The difference between a million and a billion is a number so vast that it would seem nearly impossible to confuse the two.
Take pennies. At the website of the Mega Penny Project, you can see that a million pennies stack up to be about the size of a filing cabinet. A billion would be about the size of five school buses.
Or take real estate. A home in a nice part of Los Angeles might cost a million dollars. A billion dollars would buy the whole neighborhood.
FOR THE RECORD:
Numbers: A Jan. 31 opinion article, "But Who's Counting?," attributed the term "innumeracy" to Temple University professor J.A. Paulos. The term had been used by others before Paulos' book, "Innumeracy," popularized it. The article also used the middle initial E for financial swindler Bernard Madoff. His middle initial is L. —
But journalists can't seem to keep the two numbers straight. Committed as we are to getting the smallest details right, we seem hopelessly prone to writing "million" when, in fact, we mean "billion."
I know this because I'm an avid reader of our daily corrections -- as well as an occasional contributor. Reading about other people's mistakes can be educational. That's how I learned, for example, that it's "dowitcher," not "dowager," if you're talking about a bird, and that the large clam popular in Asian cooking is a geoduck, not a "gooey duck." More important, each item there is a bright red flag about a mistake I easily could have made had not someone else beat me to it.
As The Times database editor and an informal coach on newsroom numeracy, I pride myself on not having made the million-billion mistake -- so far. But I find myself dismayed by the frequency of its appearance.
In a search of The Times database, my colleague Maloy Moore found 23 instances of this mistake in the last three years. By far the most commonly misstated unit was the dollar. Thus the losses for 1,600 investors suing Bernard E. Madoff were not $4.69 million as we reported, but $4.69 billion.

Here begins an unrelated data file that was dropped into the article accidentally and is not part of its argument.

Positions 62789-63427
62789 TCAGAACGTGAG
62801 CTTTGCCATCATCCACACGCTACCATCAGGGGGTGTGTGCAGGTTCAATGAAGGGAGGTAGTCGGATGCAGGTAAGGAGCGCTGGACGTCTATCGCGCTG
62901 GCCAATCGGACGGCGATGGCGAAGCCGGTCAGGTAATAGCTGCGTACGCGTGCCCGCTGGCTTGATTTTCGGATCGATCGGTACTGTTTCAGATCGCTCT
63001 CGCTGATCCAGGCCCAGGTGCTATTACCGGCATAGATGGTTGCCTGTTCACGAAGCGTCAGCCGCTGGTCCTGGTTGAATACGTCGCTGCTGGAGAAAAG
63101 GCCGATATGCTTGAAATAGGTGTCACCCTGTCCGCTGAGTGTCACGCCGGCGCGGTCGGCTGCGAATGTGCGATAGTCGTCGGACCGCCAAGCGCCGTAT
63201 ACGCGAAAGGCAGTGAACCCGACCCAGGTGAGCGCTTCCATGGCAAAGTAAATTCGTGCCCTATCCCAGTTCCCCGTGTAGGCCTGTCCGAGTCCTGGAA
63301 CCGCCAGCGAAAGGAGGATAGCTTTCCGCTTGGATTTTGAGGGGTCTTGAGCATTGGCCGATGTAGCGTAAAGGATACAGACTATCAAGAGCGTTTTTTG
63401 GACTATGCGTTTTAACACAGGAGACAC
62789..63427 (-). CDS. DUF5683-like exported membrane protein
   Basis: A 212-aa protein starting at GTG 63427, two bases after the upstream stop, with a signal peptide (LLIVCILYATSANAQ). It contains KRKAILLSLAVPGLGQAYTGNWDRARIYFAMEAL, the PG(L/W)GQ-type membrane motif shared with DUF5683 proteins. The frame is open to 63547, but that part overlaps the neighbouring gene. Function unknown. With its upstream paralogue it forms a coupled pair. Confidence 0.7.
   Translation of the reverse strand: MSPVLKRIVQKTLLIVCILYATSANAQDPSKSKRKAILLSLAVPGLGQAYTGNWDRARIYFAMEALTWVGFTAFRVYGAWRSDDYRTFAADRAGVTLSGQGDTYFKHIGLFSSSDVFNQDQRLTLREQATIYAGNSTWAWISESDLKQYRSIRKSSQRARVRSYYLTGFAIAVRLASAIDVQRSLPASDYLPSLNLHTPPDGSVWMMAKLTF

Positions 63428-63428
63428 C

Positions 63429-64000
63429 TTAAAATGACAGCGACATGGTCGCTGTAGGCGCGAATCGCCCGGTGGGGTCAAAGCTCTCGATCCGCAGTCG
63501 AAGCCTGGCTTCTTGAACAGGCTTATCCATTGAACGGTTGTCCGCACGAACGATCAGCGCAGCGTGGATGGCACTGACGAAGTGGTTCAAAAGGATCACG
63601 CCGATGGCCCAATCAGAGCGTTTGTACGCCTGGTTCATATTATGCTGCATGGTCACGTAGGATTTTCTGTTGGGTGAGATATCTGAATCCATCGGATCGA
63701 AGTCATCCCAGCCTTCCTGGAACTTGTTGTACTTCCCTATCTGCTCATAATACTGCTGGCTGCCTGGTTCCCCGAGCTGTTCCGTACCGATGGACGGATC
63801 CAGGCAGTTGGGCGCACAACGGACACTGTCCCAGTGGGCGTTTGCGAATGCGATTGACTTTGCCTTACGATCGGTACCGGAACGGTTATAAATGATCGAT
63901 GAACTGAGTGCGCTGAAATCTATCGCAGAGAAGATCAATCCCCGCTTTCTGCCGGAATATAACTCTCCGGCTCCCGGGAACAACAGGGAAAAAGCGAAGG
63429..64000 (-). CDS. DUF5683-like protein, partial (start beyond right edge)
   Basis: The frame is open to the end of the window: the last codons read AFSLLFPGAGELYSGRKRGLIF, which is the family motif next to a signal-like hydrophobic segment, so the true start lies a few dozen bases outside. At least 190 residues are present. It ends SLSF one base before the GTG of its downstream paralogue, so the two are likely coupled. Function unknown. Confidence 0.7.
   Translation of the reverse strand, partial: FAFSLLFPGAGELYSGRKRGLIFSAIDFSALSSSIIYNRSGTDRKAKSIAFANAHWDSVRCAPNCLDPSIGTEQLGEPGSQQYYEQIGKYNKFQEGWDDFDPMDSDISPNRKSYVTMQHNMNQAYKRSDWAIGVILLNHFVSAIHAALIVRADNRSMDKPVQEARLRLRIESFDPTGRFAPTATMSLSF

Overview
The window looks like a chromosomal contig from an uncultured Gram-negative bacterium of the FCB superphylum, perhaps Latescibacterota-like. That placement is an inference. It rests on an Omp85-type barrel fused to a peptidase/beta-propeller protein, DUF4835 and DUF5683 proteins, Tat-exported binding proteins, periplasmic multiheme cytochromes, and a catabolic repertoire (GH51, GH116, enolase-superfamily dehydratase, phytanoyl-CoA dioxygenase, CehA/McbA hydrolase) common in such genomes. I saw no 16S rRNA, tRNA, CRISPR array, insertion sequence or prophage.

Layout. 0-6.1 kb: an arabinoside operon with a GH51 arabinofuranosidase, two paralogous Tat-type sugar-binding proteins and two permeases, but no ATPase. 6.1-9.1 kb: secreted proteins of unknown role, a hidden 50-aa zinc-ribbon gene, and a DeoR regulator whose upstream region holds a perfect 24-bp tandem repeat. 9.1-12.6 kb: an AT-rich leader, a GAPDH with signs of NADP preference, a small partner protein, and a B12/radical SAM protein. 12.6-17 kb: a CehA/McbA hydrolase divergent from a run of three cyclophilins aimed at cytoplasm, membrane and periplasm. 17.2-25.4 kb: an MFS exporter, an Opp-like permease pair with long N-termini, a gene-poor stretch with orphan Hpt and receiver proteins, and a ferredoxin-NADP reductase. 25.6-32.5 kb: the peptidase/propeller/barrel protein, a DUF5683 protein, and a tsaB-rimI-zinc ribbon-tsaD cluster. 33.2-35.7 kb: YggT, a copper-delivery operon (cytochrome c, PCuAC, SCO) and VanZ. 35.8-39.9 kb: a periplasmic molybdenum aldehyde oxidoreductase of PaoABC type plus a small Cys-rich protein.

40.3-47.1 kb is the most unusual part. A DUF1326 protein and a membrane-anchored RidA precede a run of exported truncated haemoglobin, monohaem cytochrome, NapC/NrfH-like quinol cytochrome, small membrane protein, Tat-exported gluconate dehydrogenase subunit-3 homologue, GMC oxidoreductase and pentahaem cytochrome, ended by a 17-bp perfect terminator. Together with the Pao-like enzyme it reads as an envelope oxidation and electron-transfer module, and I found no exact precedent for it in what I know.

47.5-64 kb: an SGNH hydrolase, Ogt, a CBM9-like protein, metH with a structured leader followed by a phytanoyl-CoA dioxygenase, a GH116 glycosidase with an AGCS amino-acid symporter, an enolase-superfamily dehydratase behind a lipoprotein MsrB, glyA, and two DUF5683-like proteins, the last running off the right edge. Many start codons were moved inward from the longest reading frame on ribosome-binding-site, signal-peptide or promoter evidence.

Budgets are an especially fertile medium for error. California, for example, spent $59.7 billion, not million, on education in 2008-09.
I did some calculations and found that The Times' mistakes totaled about $1.4 trillion, or about twice the amount the U.S. spent on the TARP bailout. Our brethren at the New York Times did even worse, making 38 million-billion mistakes in the same three years. Oddly, they were far more likely to overstate the case, doing so almost one time in four. The total of all their errors was $6.5 trillion, or more than half the amount of the national debt.
It's possible that the New York Times is more rigorous in correcting its errors, or that it runs a lot more stories about money. But I take pleasure in the fact that the L.A. Times isn't the nation's standard-bearer for innumeracy.
Those who study and fight against innumeracy -- a term coined by John Allen Paulos in his book by that name -- concede that the million-billion confusion is aided and abetted by the similarity of the words. They just sound so disarmingly alike. But probably more significant than the pronunciation tripwire is the difficulty average people have visualizing large numbers.
"Generally people do not have sufficient experience with large numbers to have any intuitive sense of their size," said Lynn Arthur Steen, professor emeritus of mathematics at St. Olaf College. "They have no 'anchor' to distinguish a million from a billion the way they might 'feel' the difference between $10 and $10,000. So mistakes easily slip by unnoticed."
No matter how well one can articulate a principle, one step from the familiar can make it extremely difficult to apply. In one story, we said 31 million plastic bottles can be produced from 17 million barrels of oil. We should have said 31 billion. It wouldn't have taken much math to figure that one out -- a half barrel of oil to make one bottle? But even some of the best reporters freeze at the prospect of a simple calculation.
More diligence would probably have prevented many of our million-billion slips, but after observing The Times newsroom for decades, I can't avoid the conclusion that our collective numeric literacy -- like that of most of America -- is appallingly low.
I've always thought that every aspiring reporter should be required to take a statistics course. If reporters were better versed in the subject, they'd be less likely to assume, say, that a high mortality rate means a hospital is bad.
"The hospital with the highest mortality rate in Los Angeles is probably the best one," said Milo Schield, a professor of statistical literacy at Augsburg College in Minneapolis and director of the W.M. Keck Statistical Literacy Project. It is more likely to handle the sickest patients, and thus more likely to have patients die.